LSU cornerback Kristian Fulton remains suspended by the NCAA, and will miss the 2018 season, after his appeal was denied by college football’s ruling organization today.
Fulton was suspended for two seasons for attempting to falsify a drug test during the 2016 season. The NCAA had agreed to hear Fulton’s appeal this summer, but apparently must have decided they just wanted to waste his and his family’s time and money.
Fulton, a former five-star prospect that LSU had hoped would be able to start at cornerback, was working with attorney Don Jackson. Ross Dellenger has more on the issue in Sports Illustrated:
Jackson, the Alabama-based attorney representing the Fulton family who’s spent a year working the case, got the NCAA to reopen the case after an LSU-led appeal last spring failed. He drafted what’s referred to as a “reconsideration,” arguing on three fronts: (1) the absence of due process in the drug-testing appeals structure, (2) the lack of drug-testing education given to Fulton and (3) presenting new evidence that calls into question the credibility of the drug-testing procedure.
The new evidence that helped prompt a reopening of Fulton’s case was a toxicology analysis from The Forensic Panel, a forensic science practice based in New York. Sports Illustrated obtained a copy of the analysis, in which The Forensic Panel found that the NCAA’s testing procedure in the Fulton case lacked a “valid chain of custody,” legal jargon that refers to the transferring of physical evidence, in this case, a drug sample.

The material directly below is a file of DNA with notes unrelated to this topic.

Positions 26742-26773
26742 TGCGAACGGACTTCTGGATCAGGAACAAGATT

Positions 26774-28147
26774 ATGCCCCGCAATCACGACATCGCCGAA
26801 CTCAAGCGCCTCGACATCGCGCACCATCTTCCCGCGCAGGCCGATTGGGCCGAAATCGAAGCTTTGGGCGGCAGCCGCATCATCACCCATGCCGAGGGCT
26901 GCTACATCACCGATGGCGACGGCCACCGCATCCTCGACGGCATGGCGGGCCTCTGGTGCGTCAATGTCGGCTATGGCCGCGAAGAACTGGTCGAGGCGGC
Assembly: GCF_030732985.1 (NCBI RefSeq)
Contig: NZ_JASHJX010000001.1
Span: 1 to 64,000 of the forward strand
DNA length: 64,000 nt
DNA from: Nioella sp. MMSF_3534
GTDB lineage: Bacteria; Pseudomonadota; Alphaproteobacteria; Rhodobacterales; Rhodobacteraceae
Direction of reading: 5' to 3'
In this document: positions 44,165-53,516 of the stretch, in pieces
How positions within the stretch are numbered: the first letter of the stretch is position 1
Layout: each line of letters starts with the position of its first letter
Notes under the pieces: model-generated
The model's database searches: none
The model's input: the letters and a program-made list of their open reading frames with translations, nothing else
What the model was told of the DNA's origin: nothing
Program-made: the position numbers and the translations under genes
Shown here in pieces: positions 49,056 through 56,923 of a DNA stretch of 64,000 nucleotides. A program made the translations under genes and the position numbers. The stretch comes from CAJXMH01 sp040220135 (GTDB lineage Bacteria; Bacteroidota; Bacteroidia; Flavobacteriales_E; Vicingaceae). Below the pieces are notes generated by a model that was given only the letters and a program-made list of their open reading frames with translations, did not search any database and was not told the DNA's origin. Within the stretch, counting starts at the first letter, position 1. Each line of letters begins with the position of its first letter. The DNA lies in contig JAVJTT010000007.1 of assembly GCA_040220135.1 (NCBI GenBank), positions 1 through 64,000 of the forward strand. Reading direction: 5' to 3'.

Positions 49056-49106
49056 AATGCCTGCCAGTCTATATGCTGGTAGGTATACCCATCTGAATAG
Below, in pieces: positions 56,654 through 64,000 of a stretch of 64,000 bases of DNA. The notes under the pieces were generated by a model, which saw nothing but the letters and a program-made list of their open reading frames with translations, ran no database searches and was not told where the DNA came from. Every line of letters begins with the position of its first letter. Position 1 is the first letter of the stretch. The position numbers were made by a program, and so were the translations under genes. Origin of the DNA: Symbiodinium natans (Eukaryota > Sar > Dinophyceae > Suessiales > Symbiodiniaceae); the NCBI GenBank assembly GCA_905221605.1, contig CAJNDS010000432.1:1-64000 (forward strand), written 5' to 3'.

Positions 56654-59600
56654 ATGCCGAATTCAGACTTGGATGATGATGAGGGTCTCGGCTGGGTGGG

In a letter Fulton wrote last spring urging the NCAA to overturn the suspension, Fulton expressed regret for his decision, calling it “horrible” and claiming he “panicked” because he was not aware of the stiff punishment for attempting to cheat.
Since his initial test 17 months ago, LSU has tested Fulton 30 times, Jackson said. In just one of those tests, in April of this year, did he register a THC count. LSU has honored Fulton’s scholarship over the last 18 months, and he continued to attend workouts, meetings and other team-related functions.
This is a major blow, just a day after LSU lost linebacker Tyler Taylor to an indefinite suspension. The Tigers weren’t counting on Fulton, but they were hopeful that he’d be able to step in and start at cornerback opposite Greedy Williams. Most felt that the NCAA agreeing to hear the appeal was a good sign, although when it comes to keeping its thumb on a player, there is no hill the NCAA is afraid to die on.
This is bullshit.